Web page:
It was my second time with Pizzas, for having not quite liked them the
first time, I had to be coaxed to budge this time. On the upstream way
we discussed Harry Potter. Parry (Parry Potter), at his enthusiastic
best, leaded the Potter club hullabaloo with ever-stupid Amal and
vicious Majji. Ranta & Rawat however were on the outer side of the
Potter ring and were cheesily muttering mischievous verdicts about this
community, much to the frown of Parry (and me). But the best experience
of the evening was yet to come.

Thanks to Manjeet (or was it Bansi?) for the pizza treat we took turns
with several of them. I, for one, didn't quite dislike them -- they were
good :-) . The departing bell at the Pizza corner is amusing. With every
ring, the waiters would sonorously burst with a "Thank You". Whatever be
the business mischief in this, it is remarkable. But now the rains were
out from the clouds, and heavily so. Standing for some time outside the
shop, we realize that the rains were in no mood to give in; so we did.
Amiable Ranta crusaded into the rains to get an auto and six of us (me
not included) left away in it. The rains were torrential now. Now it was
our turn. With no other way with the temptingly delicious rain, Amal and
I barged into it for another auto and by the time we got one, we were
dripping. The auto had to delineate towards the Petrol pump. The petrol
pump guy, though standing in the rain with an umbrella wasn't ready to
give any fuel. He needed some coaxing and then yielded, amusingly. The
auto, thereafter, was wading through the torrents. Water washed the
front glass and we were getting wet from both sides in the auto. Amal
continued with his stupid smiles, Manjeet with his cheesy remarks, Ketan
with his seduction and Rawat with his thoughts. I am happy I don't keep
a cellphone anymore. This is just one of the reasons.

The pizza excursion was a truly dripping one. Everyone of us was drenched.

Wednesday, July 13, 2005

Tech features, etc explained in a lawsuit!

That AMD has recently filed an anti-trust lawsuit against Intel is common knowledge now but I was rather amused to find some technical description about processor architectures in the actual legal complaint that was filed. The 48 page pdf complaint even cites the benefits of a 64 bit processor architecture as against the traditional 32 bit one. The complaint begins with a hardcore and stoic legal lingo on the first page but graduates to a nice reading about the historical evolution of AMD with growing harshness from Intel orderly detailed to bring out the reasons/motivations for Intel's coercion towards large and small clients to maintain undue and society-unfriendly monopoly in the x86 processor market; journalistic lingo including terms like "economic muscle" are not nearly phrases I expected in anything of the semblence of a legal complaint!

Near-technical description being so flamboyantly detailed, I was finally surprised that they didn't draft this document in LaTeX (The pdf text reveals that it was converted to pdf from Complaint.doc with Adobe Distiller by joni!)

Monday, July 11, 2005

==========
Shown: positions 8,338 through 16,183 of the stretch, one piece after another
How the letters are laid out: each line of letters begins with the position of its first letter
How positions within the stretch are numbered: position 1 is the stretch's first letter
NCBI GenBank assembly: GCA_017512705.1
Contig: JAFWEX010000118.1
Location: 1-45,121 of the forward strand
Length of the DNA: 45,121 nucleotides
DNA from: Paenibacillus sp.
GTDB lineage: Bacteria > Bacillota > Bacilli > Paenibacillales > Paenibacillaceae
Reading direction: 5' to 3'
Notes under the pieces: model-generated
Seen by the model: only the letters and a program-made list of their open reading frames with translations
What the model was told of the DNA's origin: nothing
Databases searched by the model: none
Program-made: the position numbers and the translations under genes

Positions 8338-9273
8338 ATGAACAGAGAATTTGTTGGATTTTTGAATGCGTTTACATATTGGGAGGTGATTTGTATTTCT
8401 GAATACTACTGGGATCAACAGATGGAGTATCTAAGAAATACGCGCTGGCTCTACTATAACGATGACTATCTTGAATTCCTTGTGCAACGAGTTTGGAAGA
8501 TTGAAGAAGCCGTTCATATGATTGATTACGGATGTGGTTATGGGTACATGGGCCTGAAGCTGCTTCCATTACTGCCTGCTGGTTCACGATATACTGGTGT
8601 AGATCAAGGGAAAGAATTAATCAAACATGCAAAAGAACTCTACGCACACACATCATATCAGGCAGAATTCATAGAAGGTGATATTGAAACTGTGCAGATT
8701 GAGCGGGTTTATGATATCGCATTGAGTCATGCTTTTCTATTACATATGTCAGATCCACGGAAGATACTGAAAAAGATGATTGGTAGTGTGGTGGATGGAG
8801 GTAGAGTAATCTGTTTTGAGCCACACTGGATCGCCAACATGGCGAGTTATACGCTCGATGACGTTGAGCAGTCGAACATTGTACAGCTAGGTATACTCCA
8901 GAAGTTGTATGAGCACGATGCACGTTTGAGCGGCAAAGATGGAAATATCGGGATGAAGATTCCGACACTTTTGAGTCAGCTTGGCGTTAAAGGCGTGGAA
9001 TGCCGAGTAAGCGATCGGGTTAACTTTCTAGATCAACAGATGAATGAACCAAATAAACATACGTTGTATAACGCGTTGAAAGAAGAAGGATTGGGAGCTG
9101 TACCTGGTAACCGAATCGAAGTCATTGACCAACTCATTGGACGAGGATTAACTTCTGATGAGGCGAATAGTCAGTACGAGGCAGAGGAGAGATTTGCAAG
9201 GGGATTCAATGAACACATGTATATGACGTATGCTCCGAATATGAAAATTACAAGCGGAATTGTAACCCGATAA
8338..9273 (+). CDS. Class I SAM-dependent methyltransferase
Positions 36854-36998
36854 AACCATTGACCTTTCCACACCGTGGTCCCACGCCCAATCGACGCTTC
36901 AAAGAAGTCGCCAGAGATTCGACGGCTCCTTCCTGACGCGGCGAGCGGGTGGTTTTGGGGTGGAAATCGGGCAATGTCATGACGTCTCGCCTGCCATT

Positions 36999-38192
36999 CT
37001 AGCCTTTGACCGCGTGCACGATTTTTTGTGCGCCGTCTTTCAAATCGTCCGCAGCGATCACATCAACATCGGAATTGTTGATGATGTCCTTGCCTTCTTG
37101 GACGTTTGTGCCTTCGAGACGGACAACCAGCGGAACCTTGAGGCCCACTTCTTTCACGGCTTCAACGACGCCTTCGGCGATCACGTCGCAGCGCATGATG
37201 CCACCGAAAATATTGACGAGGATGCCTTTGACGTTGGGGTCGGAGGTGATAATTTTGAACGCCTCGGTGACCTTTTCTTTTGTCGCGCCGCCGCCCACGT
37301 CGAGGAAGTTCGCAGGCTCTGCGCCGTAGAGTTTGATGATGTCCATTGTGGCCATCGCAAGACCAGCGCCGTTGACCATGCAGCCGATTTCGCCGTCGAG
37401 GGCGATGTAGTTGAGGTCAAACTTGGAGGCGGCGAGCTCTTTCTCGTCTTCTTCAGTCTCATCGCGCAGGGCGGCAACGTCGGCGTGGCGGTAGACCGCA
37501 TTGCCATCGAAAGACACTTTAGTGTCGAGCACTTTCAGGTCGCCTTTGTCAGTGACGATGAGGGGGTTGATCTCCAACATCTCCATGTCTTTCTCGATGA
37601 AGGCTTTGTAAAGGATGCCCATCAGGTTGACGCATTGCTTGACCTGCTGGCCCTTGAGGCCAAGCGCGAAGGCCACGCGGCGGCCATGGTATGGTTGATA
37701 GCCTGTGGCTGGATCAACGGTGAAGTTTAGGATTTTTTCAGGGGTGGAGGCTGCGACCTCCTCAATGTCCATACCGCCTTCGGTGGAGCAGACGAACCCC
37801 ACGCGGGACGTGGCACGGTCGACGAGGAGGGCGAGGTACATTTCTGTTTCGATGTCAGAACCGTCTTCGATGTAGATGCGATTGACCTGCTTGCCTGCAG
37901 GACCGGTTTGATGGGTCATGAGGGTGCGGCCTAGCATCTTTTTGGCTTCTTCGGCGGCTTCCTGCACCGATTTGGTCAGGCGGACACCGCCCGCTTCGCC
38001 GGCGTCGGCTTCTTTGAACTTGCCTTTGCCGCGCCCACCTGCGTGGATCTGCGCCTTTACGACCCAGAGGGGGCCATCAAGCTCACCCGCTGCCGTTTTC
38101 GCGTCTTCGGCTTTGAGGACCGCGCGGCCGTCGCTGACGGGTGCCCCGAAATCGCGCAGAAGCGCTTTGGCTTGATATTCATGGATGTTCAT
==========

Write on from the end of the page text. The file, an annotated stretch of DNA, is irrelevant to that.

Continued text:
Forced to blog

I see Ranta blogging, reading blogs and commenting to blogs for so long now that I've seriously taken to supposing my life a waste without blogging. Falling in line with what I carelessly comment about him: "Talk him about something and he'll blog it", he actually blogged this after I had a small discussion with him about Einstein marrying his cousin. I understand that this news means more to him than plain curiosity about consanguineous marriages, but today enough was enough. I mean, for how long can you really watch a guy on your left blog-involved, before you actually get across the "To blog or not to blog" frame of mind and jump into the fray? And I blame it all on Ranta.

So, to begin with, I started going through some blogs on the IIIT blogroll and God! people have become so interesting at writing. I landed myself to this How to Blog blog. It's a blog every blogger should read and understand well before getting to real-time serious blogging (if that means anything). And who knows, someday one might be offered a job for blogging ingenuity.

Saturday, June 25, 2005

Reservations and its irony

The AP state government has given the GO for 5% reservations for Muslims
in government jobs. Though the decision was taken a few days back, some
hopeful soul had challenged it in the High Court which did what it does
most often -- refer the matter to a committee, AP commission on backward
classes to be specific.

I don't understand what charm the so-called secular Congress govt finds in
effecting such quotas. When will they understand that such measures only
tend to widen the gap, even if it is assumed that all this was done out of
sheer public upliftment and benefit and not for filthy vote-bank politics?
For the past 55 years, India has had reservations for SC/ST/OBC and god
knows how many other classes. Wherein a temporary initiative helps in some
cases (perhaps most effectively in only so far as breaking a tie), a
prolonged benefit illusion such as this only hollows the core of the
social fabric. They talk of reservations for SCs, they talk of
reservations for STs, they talk of reservations for every damn wooable
minority. When will they even think about reservations for the general
With precious little leftover, I think it's high time they contemplate
reservations for the general masses as well -- for God's sake, they